Sen. Mitt Romney, R-Utah, arrives before President Donald Trump delivers his State of the Union address
Sen. Mitt Romney, R-Utah, arrives before President Donald Trump delivers his State of the Union address to a joint session of Congress on Capitol Hill, Feb. 4, 2020.

WASHINGTON - U.S. President Donald Trump and conservative pundits are unleashing a stream of vitriol against Republican Sen. Mitt Romney for his vote to convict the president of abusing the presidency, even as the Senate rejected impeachment charges against Trump.

Romney, who lost the 2012 presidential election to former President Barack Obama, said Wednesday he knew he would be vilified.  He said he could not live up to his deep Christian faith and ignore what he saw as Trump's wrongdoing when he asked Ukrainian President Volodymyr Zelenskiy last July to investigate former Vice President Joe Biden and his son Hunter's work for a Ukrainian natural gas company.  

On Twitter early Thursday, Trump said, "Had failed presidential candidate @MittRomney devoted the same energy and anger to defeating a faltering Barack Obama as he sanctimoniously does to me, he could have won the election. Read the Transcripts!" 

Later, at the annual National Prayer Breakfast in Washington, Trump singled out Romney for more derision, although not by name.

President Donald Trump holds up a newspaper with the headline that reads "ACQUITTED" at the 68th annual National Prayer Breakfast, at the Washington Hilton, Feb. 6, 2020, in Washington.

"I don't like people who use their faith as justification for doing what they know is wrong," Trump said, after waving a newspaper that proclaimed his acquittal.

Romney, the only Republican to break ranks to vote for Trump's conviction and removal from office, contended that Trump's call for the Biden investigations constituted "an appalling abuse of the public trust" and "a flagrant assault on our electoral rights, our national security interests, and our fundamental values."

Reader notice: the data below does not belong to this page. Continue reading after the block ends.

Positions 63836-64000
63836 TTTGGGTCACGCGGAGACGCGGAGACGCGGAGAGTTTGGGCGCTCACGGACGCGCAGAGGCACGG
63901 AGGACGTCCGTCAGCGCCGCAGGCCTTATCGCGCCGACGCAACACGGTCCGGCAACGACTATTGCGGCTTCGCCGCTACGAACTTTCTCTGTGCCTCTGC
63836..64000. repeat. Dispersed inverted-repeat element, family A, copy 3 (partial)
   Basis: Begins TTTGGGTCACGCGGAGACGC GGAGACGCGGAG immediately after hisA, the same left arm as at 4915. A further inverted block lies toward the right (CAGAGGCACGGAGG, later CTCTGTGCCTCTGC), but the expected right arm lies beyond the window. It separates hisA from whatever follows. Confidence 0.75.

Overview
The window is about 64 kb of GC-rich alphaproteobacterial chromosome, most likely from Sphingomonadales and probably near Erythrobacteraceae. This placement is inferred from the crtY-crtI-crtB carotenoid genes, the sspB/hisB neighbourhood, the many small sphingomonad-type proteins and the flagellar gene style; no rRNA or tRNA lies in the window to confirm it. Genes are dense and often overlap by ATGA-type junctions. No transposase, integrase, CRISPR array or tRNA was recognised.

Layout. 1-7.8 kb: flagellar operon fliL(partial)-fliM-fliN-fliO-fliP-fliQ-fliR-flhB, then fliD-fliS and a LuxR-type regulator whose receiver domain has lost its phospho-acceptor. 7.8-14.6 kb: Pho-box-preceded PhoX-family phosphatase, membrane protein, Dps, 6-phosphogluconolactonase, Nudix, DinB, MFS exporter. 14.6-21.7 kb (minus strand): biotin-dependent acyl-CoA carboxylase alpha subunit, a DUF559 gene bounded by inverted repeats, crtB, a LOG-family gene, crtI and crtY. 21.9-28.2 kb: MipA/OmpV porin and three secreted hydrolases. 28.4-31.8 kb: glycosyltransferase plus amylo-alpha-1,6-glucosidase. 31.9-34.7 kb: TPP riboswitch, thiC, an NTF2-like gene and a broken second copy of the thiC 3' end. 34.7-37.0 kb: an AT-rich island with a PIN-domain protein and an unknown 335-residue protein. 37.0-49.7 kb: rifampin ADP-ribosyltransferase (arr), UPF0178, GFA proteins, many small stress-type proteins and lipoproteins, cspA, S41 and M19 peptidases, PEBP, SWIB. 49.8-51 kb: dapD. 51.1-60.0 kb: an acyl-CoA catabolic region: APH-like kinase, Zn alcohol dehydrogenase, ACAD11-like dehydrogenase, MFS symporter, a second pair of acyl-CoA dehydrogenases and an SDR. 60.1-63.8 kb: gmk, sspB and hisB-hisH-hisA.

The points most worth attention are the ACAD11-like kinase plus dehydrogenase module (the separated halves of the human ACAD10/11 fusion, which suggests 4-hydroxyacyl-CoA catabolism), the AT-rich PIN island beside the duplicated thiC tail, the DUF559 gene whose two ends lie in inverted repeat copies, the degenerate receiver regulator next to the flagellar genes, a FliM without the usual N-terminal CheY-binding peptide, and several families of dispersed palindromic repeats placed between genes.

The blowback against Romney was almost immediate.

Trump's oldest son, Donald Trump Jr., said Romney should be expelled from the Republican Party and described him with a vulgar epithet.

Trump's 2020 campaign manager Brad Parscale called Romney an "irrelevant relic."

FILE - White House Press Secretary Stephanie Grisham listens as President Donald Trump speaks to reporters on the South Lawn of the White House in Washington, Nov. 8, 2019.

White House press secretary Stephanie Grisham, who worked for Romney's 2012 campaign, declared that "only the president’s political opponents — all Democrats, and one failed Republican presidential candidate — voted for the manufactured impeachment articles.”

Conservative pundits heaped more scorn on Romney.

“Utah’s junior senator reminded us of why he couldn’t connect with most regular, working-class people,” Fox News host Laura Ingraham said. “They don’t like politicians who claim to be holier than thou when they’re really just sticking a shiv in your back. He’s the ultimate selfish, preening, self-centered politician."

Breitbart News, a right-wing media outlet, claimed, “Anyone who has followed Mitt’s career could have seen this betrayal coming. This isn’t the first time he’s behaved like a bitter sanctimonious weasel when it comes to Donald Trump.”

Fox News host Tucker Carlson refused to identify Romney by name, saying, "That senator shall go unnamed on this show on the grounds that silly moral preening should not be rewarded with the publicity that it’s designed to garner."

Conservative pundit Sean Hannity, a staunch Trump supporter, called Romney "a diminished figure. Clearly, losing a presidential election ruins people."

"His career is done," former White House aide Sebastian Gorka claimed on his radio show.

 

 

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